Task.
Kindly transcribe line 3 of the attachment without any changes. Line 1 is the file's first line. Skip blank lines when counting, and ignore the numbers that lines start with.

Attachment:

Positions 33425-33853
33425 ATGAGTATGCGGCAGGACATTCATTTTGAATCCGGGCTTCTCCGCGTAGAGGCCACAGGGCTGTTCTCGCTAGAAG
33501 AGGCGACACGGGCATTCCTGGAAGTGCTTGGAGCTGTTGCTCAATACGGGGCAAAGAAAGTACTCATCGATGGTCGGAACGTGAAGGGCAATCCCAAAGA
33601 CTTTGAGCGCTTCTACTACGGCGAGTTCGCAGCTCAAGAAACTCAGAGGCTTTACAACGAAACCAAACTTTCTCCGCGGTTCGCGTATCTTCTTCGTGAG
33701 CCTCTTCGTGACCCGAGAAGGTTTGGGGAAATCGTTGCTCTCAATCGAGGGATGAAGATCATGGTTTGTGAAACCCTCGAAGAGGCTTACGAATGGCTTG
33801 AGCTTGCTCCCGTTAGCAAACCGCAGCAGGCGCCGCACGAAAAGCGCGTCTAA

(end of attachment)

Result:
33501 AGGCGACACGGGCATTCCTGGAAGTGCTTGGAGCTGTTGCTCAATACGGGGCAAAGAAAGTACTCATCGATGGTCGGAACGTGAAGGGCAATCCCAAAGA